If you are not pressing the strings hard enough, it may cause them to buzz, so try to push down harder. If that feels too uncomfortable, try using lighter strings. 

Where you are pushing down the fret is also essential. It should be ok if you are pushing down the middle of the fret or somewhere closer to the fret itself. However, if you are pushing down high above the fret, it will most certainly create a buzz.

Another reason could be that you are strumming the strings too hard, causing them to strike the frets. Try strumming the strings lighter and at a proper angle, making them vibrate parallel to the frets instead of towards them.

6. New Strings

Another common reason for the string buzz is newly installed strings.

The new strings take their time before breaking in, and in the meantime, they may create string buzz, even if the gauge is the same. But, do not worry; with time and some playing, the strings will break in, and the problem will be solved.

If the new strings you are installing have different gauges, then you will have to adjust your action according to the new set as the neck tension will be different with different gauge strings.

7. Warped or Twisted Neck

A warped or twisted neck is probably one of the worst things that can happen to your guitar that causes the strings to buzz.

Mainly because of humidity and temperature changes, your guitar neck’s wood gets affected drastically, getting warped or twisted like a corkscrew. 

As you can imagine, when the guitar’s neck is warped or twisted, frets on the one side get lifted while the ones on the other side get lowered. This causes some strings to hit the frets and buzz or choke out, especially while bending. 

Unfortunately, there is not much to do for a twisted or warped neck with amateur hands. If your neck is a bolt-on neck, you can always change it with a new neck. Otherwise, you have to take it to a luthier, seeing what he can do to save your instrument.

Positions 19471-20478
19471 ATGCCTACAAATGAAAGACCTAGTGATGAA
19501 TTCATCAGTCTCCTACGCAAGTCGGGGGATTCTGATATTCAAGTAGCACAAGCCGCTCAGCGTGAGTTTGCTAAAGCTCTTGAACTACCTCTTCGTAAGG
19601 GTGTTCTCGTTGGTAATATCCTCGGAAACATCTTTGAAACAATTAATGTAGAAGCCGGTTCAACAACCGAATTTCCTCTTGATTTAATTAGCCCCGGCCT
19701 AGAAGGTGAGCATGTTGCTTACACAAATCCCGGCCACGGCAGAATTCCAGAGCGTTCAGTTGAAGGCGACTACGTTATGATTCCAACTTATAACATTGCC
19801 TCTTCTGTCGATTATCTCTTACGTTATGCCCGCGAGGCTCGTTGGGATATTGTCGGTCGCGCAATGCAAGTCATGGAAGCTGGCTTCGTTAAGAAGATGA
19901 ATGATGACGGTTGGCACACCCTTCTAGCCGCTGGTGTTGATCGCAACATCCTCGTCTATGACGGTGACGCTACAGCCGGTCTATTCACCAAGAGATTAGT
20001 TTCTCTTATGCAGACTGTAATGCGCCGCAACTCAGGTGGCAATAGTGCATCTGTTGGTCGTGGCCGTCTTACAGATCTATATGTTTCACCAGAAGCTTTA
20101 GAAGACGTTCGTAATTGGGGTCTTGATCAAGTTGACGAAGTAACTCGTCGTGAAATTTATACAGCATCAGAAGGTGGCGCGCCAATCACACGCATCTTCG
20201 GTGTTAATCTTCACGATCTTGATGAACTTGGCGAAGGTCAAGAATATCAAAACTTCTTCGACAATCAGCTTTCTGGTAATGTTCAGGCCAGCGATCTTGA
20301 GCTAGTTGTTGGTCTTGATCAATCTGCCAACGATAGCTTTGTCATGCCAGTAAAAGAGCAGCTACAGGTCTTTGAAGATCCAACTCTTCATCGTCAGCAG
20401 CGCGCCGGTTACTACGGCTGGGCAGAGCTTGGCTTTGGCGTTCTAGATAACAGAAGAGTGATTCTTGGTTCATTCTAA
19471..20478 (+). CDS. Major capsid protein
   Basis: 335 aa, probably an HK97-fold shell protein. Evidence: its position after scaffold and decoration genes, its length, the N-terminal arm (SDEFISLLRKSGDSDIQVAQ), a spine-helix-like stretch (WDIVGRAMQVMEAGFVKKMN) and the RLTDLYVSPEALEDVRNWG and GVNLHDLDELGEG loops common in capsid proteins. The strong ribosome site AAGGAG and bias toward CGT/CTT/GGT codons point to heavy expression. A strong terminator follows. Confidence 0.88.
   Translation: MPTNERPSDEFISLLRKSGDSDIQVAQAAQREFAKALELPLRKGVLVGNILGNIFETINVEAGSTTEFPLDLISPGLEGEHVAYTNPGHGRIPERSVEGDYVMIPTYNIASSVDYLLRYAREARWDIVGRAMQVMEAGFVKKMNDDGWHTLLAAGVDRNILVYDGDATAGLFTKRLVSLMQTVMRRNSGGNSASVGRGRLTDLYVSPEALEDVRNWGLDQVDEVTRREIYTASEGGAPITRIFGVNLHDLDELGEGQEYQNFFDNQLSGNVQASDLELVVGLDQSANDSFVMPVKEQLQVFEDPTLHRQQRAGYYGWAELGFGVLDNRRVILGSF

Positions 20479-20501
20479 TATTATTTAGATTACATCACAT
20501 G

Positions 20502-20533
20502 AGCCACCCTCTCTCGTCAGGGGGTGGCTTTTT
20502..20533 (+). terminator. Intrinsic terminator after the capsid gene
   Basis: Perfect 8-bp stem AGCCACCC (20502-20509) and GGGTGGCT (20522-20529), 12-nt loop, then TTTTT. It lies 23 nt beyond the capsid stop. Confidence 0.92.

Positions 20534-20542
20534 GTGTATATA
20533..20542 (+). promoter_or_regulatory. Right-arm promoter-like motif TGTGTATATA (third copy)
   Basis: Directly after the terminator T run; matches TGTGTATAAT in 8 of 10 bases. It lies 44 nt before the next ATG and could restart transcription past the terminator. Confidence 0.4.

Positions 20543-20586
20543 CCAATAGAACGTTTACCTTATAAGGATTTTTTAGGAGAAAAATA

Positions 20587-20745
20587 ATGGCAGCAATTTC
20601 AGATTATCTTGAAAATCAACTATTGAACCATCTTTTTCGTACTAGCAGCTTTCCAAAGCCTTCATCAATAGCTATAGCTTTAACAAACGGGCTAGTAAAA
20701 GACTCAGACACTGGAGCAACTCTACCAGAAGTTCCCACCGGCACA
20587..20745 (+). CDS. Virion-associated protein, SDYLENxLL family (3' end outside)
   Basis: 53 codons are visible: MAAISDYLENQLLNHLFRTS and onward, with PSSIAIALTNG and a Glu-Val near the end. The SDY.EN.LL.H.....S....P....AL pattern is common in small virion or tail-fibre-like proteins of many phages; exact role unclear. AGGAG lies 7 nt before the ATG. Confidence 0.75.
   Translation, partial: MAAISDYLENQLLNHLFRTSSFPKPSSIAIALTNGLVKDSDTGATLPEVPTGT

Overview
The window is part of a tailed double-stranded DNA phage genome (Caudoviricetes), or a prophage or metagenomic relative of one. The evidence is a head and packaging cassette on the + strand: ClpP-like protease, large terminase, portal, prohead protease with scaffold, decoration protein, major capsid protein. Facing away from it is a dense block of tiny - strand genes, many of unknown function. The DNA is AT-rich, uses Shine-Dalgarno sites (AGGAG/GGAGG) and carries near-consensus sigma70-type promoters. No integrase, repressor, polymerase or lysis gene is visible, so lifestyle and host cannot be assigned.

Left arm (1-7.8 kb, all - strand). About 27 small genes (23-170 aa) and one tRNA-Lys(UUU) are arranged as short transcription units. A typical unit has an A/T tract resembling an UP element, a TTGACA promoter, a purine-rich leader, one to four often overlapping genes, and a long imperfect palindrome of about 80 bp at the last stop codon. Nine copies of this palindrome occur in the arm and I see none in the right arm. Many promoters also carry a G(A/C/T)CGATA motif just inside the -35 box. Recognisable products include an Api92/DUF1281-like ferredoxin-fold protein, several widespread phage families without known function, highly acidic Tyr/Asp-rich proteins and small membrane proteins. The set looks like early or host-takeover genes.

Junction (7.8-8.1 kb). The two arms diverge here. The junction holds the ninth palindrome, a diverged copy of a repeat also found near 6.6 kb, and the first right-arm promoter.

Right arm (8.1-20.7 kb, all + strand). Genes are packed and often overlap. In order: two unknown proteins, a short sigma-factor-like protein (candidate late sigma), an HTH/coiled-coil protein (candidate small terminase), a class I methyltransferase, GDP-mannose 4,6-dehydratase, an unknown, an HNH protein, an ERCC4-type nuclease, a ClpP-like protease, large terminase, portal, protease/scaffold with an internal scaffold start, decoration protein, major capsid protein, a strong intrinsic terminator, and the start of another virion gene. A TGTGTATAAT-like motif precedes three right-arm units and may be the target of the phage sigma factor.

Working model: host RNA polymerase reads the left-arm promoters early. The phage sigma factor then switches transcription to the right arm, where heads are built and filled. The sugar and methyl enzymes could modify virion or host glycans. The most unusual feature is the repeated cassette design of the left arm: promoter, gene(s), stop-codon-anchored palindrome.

What to do to Prevent or Fix String Buzz?

The string buzz problems mainly occur because of improper setup. You have to adjust your action correctly when you buy a new guitar and whenever you start using a new string set with a different gauge. Checking the action from time to time is also important, even if you do not change any strings.

The second most common reason is poor technique. If your strings are still buzzing after the action is appropriately set, it is most probably you are not fretting in the right way, or you are strumming or plucking the strings too hard. So, try to recreate your playing habits as explained in the previous section to avoid the string buzz problem.

If these are not enough to prevent the string buzz, your guitar might have an uneven fret or a warped/twisted neck, which in that case, you will have to take it to a luthier. Protect your guitar against humidity and temperature changes to prevent this problem.

How Much String Buzz is Normal?

The answer depends on each individual guitarist’s preferences. Some players want the action as low as possible, so a bit of string buzz does not disturb them. But, some others find even the slightest buzz irritating and distracting, which leads them to set their string action higher.

If a note’s sustain is almost non-existent because of the buzz, and/or if you can hear the buzz from your amp, these indicators mean the buzz is too much.

If a note only buzzes during your first attack to the note and the buzz does not affect the normal sustain, then this level of string buzz can be acceptable.

Summary

The string buzz can be an annoying issue as there can be many reasons behind it, starting from your playing technique to string action and even extending to a twisted neck. But, 95 percent of the cases are easily fixable with a bit of adjustment on the action and a little care when strumming the strings.

If you are also suffering from this issue, start the diagnosis process from your technique, moving up to the string action adjustment and changing the string gauge. If the problem still persists, which most likely will not, then it is time to take your instrument to a doctor.

Brian Clark is a multi-instrumentalist and music producer. He is passionate about practically all areas of music and he particularly enjoys writing about the music industry.